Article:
English Teaching: Practice and Critique
Exploring “girl power”: Gender, literacy and the textual practices of young women attending an elite school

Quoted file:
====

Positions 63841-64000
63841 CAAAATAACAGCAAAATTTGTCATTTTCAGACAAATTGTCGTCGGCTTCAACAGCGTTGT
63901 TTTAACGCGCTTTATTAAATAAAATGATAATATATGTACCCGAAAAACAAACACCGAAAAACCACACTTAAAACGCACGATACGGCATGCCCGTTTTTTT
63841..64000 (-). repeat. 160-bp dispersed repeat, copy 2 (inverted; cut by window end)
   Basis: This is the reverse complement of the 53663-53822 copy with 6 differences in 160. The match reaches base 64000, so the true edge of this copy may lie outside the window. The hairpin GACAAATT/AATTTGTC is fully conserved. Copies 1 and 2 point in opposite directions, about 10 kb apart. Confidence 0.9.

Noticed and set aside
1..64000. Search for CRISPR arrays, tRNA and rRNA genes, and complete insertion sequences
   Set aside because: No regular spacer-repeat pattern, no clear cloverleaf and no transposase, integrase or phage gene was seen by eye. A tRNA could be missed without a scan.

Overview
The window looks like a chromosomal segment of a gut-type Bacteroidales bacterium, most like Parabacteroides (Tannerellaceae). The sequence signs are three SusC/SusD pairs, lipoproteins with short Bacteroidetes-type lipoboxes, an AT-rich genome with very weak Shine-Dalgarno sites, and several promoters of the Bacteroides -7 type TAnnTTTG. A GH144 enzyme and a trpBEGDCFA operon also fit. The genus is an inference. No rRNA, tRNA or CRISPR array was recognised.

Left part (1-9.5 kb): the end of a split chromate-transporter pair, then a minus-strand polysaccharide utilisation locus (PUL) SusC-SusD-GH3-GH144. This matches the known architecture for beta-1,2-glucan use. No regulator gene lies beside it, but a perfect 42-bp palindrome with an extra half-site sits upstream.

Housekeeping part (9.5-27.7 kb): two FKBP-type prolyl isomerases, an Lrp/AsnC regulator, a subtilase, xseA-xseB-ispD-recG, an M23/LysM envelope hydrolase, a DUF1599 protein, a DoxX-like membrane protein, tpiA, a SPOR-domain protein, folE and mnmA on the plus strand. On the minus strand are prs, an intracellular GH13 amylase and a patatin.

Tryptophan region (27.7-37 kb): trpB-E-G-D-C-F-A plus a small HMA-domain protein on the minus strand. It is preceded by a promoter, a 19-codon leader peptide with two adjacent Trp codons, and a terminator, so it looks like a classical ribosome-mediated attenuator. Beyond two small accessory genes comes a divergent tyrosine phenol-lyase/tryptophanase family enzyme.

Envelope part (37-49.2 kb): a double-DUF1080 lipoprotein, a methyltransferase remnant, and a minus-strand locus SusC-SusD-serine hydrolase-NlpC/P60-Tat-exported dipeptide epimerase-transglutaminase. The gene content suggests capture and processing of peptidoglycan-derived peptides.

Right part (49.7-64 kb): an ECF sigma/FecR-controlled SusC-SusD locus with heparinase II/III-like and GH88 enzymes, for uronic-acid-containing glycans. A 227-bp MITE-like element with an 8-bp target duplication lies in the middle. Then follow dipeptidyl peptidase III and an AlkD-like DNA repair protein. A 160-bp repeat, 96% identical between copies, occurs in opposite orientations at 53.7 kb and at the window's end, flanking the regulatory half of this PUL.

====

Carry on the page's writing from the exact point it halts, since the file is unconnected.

Popular discourses concerning the relationship between gender and academic literacies have suggested that boys are lacking in particular, school-based literacy competencies compared with girls. Such discourses construct “gender” according to a binary framework and they obscure the way in which literacy and textual practices operate as a site in which gendered identities are constituted and negotiated by young people in multiple sites including schooling, which academic inquiry has often emphasized. In this paper I consider the school-based textual practices of young women attending an elite school, in order to explore how these practices construct “femininities”. Feminist education researchers have shown how young women negotiate discourses of feminine passivity and heterosexuality through their reading and writing practices. Yet discourses of girlhood and femininity have undergone important transformations in times of ‘girl power’ in which young women are increasingly constructed as successful, autonomous and sexually agentic. Thus young women’s reading and writing practices may well operate as a space in which new discourses around girlhood and femininity are constituted. Throughout the paper, I utilize the notion of “performativity”, understood through the work of Judith Butler, to show how textual practices variously inscribe and negotiate discourses of gender. Thus the importance of textual work in inscribing and challenging notions of gender is asserted. I argue that critical literacy is just as important, but perhaps no more guaranteed, within elite girls’ education as it is within boys’ education.